So Ruth went to the threshing place and did just what her mother-in-law had told her.
When Boaz had finished eating and drinking, he was in a good mood. He went to the pile of barley and lay down to sleep. Ruth slipped over quietly, lifted the covers and lay down at his feet.
During the night he woke up suddenly, turned over, and was surprised to find a woman lying at his feet.
"Who are you?" he asked. "It's Ruth, sir," she answered. "Because you are a close relative, you are responsible for taking care of me. So please marry me."
"The Lord bless you," he said. "You are showing even greater family loyalty in what you are doing now than in what you did for your mother-in-law. You might have gone looking for a young man, either rich or poor, but you haven't.
Now don't worry, Ruth. I will do everything you ask; as everyone in town knows, you are a fine woman.
It is true that I am a close relative and am responsible for you, but there is a man who is a closer relative than I am. 113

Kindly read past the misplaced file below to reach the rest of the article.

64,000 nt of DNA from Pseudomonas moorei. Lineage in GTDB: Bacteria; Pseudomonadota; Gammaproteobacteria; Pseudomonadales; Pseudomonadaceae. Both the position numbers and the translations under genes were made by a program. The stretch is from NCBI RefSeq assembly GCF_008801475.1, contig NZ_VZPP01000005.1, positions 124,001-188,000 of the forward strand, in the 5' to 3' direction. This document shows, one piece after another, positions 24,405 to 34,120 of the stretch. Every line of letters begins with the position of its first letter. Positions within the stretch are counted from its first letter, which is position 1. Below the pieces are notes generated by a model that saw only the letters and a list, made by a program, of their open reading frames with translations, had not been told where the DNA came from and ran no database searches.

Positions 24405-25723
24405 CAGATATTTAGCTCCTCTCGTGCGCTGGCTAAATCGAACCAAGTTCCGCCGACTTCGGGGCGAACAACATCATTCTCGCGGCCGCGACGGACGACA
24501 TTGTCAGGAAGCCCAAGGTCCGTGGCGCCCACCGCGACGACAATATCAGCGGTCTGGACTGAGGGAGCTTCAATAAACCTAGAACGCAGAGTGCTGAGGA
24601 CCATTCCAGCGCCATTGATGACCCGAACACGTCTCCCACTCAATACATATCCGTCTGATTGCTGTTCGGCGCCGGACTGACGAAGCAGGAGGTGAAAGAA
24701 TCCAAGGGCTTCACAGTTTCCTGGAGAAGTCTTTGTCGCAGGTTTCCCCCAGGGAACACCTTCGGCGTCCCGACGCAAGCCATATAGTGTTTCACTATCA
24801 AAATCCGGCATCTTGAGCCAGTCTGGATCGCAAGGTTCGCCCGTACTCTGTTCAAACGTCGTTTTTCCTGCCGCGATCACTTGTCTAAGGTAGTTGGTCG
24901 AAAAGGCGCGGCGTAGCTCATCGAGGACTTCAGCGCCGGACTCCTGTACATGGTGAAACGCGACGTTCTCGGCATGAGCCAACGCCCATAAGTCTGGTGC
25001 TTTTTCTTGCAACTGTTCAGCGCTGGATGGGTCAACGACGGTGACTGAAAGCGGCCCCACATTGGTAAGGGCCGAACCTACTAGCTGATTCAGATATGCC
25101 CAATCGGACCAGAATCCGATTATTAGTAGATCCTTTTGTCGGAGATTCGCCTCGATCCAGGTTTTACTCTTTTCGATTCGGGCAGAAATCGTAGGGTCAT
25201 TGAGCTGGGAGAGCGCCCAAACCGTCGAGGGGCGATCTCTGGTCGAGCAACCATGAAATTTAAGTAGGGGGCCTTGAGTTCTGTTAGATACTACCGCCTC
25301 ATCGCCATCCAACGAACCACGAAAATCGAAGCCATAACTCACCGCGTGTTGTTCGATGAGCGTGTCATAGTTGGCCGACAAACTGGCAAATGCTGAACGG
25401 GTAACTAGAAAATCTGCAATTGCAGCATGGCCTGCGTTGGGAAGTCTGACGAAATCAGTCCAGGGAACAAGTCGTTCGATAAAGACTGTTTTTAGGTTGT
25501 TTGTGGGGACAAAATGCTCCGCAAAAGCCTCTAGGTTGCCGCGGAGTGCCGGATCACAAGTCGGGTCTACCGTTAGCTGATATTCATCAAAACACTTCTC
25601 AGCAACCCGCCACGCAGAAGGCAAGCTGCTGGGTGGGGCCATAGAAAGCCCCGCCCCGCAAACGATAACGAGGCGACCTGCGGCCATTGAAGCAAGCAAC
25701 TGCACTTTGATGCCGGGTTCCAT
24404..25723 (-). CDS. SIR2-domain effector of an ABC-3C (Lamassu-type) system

Stay here the rest of the night, and in the morning we will find out whether or not he will take responsibility for you. If so, well and good; if not, then I swear by the living Lord that I will take the responsibility. Now lie down and stay here till morning."
So she lay there at his feet, but she got up before it was light enough for her to be seen, because Boaz did not want anyone to know that she had been there.
Boaz said to her, "Take off your cloak and spread it out here." She did, and he poured out almost fifty pounds of barley and helped her lift it to her shoulder. Then she returned to town with it.